The ride has a sign warning that the ride needs at least two adults and two children to ride, but that on an ideal day, warm and without wind, they can operate with the minimum of two people. It was a cool-to-cold day, with wind and scattered rain. They were sending out groups with just two people. One hesitates to be skeptical, but I am forced to wonder. Could the sign simply be a bluff, so that on days when the queue is long, they can force pairs of people to accept that other people will ride in the car with them? ... But then why have the warning that it's only cool and windy days when they need to fully load the cars? It's a bit mysterious.
This, maybe a half-hour in since we got to the park, got us rides on all the non-kiddie coasters. So you see why this was a good park for us on a day that might be cut off for rain at any time. But the rain was holding off, at least a bit, and we could explore and do more with the park. We went back to the Comet for another ride, this time getting in front. I enjoyed the front seat more, but I can't say the backseat is a worse ride here. And we noticed that the park had another Ride Manufacturer Information Plate, with a different format than the ones at every ride at Canada's Wonderland. This was more like the information plate at Shivering Timbers, at Michigan's Adventure, from the same manufacturers but installed in 1998. They just liked talking up their technical specifications back then.
And now we had the time to start appreciating the park as a whole. We did look over the games areas, which were lovely to look at but none of which had pinball. They did have some video games, all set just a little too far from each other in too big a space. And several proper midway games, which we'll get back to.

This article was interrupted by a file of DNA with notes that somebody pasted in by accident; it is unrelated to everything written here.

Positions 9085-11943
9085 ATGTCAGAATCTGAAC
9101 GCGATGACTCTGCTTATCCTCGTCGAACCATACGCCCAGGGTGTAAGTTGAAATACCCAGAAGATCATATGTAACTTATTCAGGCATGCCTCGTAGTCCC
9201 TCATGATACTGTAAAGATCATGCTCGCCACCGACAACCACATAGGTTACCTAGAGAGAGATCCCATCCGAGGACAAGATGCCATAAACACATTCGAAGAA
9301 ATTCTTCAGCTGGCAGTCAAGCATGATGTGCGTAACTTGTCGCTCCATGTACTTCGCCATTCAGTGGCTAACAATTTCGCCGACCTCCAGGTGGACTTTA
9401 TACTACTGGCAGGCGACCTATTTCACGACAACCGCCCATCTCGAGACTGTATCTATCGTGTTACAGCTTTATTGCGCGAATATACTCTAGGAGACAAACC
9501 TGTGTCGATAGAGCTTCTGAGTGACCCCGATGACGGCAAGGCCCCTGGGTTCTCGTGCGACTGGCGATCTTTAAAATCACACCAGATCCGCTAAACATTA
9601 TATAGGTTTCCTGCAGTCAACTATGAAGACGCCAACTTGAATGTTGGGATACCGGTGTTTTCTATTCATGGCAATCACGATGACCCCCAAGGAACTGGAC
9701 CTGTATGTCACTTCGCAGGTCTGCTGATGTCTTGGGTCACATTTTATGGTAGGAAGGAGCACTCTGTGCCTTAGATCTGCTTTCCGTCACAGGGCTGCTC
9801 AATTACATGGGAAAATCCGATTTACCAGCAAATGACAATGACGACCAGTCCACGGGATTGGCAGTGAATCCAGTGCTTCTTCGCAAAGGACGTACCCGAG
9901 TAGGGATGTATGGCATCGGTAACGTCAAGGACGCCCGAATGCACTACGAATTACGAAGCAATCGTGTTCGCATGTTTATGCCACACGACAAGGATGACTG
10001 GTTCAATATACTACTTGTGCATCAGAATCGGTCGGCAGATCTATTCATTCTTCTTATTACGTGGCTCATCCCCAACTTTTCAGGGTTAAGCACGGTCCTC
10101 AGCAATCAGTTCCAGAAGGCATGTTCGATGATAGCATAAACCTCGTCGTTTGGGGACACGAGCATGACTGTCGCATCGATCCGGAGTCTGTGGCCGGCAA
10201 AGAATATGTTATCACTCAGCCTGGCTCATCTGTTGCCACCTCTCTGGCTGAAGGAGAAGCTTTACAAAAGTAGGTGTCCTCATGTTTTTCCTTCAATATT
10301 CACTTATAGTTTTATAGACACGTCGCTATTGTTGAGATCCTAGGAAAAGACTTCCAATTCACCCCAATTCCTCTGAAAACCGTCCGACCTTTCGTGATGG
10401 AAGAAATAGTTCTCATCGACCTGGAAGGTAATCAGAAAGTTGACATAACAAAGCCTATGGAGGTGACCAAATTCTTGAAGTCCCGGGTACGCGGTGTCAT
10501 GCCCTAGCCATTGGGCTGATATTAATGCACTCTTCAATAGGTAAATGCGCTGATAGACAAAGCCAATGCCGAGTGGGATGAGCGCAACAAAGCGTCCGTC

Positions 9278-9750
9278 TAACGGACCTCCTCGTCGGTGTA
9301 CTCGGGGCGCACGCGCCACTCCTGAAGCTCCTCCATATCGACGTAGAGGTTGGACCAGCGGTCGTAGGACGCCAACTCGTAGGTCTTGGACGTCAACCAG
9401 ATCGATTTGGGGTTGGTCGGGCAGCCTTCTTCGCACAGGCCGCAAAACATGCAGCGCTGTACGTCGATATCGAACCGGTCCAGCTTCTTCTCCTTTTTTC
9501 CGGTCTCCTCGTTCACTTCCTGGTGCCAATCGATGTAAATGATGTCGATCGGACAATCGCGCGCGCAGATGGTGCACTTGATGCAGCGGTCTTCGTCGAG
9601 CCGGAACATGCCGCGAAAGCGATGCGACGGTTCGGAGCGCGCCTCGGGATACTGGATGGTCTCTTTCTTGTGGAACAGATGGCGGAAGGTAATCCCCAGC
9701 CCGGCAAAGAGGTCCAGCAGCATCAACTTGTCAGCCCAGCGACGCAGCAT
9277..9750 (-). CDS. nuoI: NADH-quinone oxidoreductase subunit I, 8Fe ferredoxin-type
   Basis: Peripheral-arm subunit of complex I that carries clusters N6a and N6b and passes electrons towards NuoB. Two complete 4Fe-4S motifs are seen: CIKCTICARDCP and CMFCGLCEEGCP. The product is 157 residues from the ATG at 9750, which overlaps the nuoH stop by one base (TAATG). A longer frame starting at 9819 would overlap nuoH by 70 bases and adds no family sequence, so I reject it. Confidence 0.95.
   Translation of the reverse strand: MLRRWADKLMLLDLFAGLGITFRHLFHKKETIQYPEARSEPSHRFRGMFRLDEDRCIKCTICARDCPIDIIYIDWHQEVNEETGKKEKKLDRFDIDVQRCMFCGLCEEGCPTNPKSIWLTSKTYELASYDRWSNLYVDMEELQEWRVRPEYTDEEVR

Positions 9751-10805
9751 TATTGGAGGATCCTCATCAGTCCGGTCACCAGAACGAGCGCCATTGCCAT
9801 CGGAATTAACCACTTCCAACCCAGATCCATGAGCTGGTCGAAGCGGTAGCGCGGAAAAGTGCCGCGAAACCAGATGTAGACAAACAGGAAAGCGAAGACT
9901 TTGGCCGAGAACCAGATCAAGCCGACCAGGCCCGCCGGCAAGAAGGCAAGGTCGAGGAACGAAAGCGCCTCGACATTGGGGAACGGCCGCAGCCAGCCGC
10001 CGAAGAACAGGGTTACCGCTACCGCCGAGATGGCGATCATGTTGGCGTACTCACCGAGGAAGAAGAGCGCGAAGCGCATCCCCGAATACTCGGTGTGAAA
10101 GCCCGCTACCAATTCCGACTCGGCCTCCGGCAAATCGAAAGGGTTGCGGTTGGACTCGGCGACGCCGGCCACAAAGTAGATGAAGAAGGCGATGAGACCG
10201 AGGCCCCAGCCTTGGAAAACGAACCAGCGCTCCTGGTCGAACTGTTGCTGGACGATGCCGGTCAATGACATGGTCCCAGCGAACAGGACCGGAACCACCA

One of the islands in the park's lagoon has statues of, well, Indians gathered around their teepee. This is at the edge of the Old West themed area which I suppose explains why it's there. It's been around long enough to be a signature feature of the park, I guess, and shows up on maps and the like. We stopped along the bridge to look over the water and at the eager catfish gathered underneath. bunny_hugger had overheard a kid talking about how ``they have antennas'' and couldn't understand what that was about. When we saw, we understood. There was a little feeder station, with a dispenser for Cheerios, and we gave the fish some of that to enjoy.
Now it was getting near time for a show.
Trivia: The Chesapeake Bay is an impact crater of about 90 kilometers in diameter. Source: Oxygen: The Molecule that Made the World, Nick Lane.
Currently Reading: Space Shuttle Challenger: Ten Journeys Into The Unknown, Ben Evans.
PS: Here's more pictures of me getting around that pyramid in Mexico City a year and a half ago.
A look down the south-face slope from the top of the Cuicuilco Pyramid. This part at least isn't safe to pass, apparently.
Looking to the east from the south end of that pyramid's tier. You can again see the warehouse structures leading to the tunnel beside Structure E-1 in the center right there.
Looking back north again, near the channel cut at the top of the pyramid, and looking over the ramp back down to the ground level and, past that, the road leading to the park entrance.